Pay up and set an example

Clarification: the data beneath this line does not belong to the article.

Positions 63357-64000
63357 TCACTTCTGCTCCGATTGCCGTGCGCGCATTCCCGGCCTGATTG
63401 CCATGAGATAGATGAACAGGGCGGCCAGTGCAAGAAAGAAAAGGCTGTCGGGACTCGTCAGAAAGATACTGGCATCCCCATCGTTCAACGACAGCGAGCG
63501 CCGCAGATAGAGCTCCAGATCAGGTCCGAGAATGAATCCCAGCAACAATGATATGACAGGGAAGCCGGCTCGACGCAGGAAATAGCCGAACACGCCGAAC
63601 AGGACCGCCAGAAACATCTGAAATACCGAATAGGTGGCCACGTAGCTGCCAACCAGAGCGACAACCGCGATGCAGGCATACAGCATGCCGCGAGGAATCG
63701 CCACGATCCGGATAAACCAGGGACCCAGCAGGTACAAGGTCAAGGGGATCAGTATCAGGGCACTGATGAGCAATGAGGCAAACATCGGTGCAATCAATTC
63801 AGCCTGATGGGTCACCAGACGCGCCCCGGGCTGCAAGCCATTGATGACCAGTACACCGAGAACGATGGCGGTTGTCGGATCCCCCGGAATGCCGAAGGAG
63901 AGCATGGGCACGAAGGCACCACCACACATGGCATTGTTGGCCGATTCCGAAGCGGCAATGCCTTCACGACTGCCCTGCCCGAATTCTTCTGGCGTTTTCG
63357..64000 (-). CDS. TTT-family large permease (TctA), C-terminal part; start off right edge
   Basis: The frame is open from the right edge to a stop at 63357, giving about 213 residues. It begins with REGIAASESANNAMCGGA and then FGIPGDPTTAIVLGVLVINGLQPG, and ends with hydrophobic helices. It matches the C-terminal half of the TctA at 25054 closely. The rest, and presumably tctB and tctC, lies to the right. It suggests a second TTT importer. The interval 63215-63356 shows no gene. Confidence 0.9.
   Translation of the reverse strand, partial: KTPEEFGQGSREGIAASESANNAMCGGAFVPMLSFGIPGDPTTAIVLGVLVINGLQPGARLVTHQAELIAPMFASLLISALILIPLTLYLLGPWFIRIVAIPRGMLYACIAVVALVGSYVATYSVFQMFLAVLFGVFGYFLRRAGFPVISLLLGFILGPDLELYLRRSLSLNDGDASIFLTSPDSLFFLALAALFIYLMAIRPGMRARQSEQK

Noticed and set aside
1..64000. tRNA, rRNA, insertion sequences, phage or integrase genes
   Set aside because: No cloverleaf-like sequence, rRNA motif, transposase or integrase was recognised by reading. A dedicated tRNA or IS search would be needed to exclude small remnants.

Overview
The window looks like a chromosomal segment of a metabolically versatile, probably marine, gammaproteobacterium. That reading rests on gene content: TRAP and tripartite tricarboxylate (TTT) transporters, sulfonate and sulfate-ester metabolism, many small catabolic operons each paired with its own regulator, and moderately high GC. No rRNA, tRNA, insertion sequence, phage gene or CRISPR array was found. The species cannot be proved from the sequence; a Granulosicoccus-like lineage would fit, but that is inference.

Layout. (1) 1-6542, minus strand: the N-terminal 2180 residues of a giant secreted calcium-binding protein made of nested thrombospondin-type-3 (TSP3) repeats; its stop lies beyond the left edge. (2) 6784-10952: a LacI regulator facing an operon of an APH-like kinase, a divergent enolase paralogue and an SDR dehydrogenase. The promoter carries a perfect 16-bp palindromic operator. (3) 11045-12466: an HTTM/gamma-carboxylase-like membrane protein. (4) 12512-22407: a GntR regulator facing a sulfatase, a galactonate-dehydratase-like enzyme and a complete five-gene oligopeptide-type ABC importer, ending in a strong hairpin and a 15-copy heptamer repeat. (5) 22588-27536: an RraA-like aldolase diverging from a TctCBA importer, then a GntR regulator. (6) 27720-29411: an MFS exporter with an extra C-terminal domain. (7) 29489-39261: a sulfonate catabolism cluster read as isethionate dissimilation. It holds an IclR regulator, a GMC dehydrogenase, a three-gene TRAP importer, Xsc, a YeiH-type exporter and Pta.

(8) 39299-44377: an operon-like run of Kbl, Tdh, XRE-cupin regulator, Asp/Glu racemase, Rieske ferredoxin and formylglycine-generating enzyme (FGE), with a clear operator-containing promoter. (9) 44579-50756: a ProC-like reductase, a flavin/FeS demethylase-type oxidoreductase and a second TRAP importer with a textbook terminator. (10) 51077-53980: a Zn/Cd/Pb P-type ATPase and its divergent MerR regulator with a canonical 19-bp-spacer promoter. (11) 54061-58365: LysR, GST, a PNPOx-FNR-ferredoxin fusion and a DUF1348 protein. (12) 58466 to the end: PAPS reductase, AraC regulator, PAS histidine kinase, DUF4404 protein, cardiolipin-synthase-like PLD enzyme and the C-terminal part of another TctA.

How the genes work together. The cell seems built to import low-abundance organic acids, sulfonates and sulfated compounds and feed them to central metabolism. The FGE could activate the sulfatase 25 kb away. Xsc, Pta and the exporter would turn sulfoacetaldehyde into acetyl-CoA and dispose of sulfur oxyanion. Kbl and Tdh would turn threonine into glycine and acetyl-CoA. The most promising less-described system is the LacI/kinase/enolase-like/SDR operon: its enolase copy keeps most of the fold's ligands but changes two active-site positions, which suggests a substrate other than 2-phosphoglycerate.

In modern Western democracies, where individualism has undermined traditional family-based solidarity, social insurance is the minimum guarantee of a modicum of well-being in old age. It’s no surprise that the planned reform of the social security system constitutes the most sensitive political issue, capable of mobilizing even those who tend to shy away from strikes and protests. Workers react because they know that the proposed overhaul may jeopardize their hard-earned entitlements. It’s a fact that the social security system is heading for meltdown, sooner or later. However, the powers that be have exploited this, indulging in scaremongering to overcome widespread opposition. The social security issue has acquired a strong symbolism. It has become the hill around which the crucial battle rages for the dismantling of the welfare state in the name of adapting to the dictates of globalization. The social security issue must be studied without preconceptions or delusions that it can be solved once and for all. There are too many factors involved. At stake is the equilibrium of the system and for this reason it must be examined and adjusted every 10 or 15 years. But first we must deal with some chronic problems. The state has for decades plundered the funds. Its debt must be paid off in the context of a social agreement so that a new, healthy relationship can evolve. The state sets a bad example by evading payment of its social security contributions. Despite all this, the government wants to raise the retirement age. This may be necessary at some point. But before we get there, government officials must stop their game of hide-and-seek and enter serious negotiations. If they want to convince people of the need to curtail benefits, they will first have to meet their obligations. Or they will open the door to social turmoil.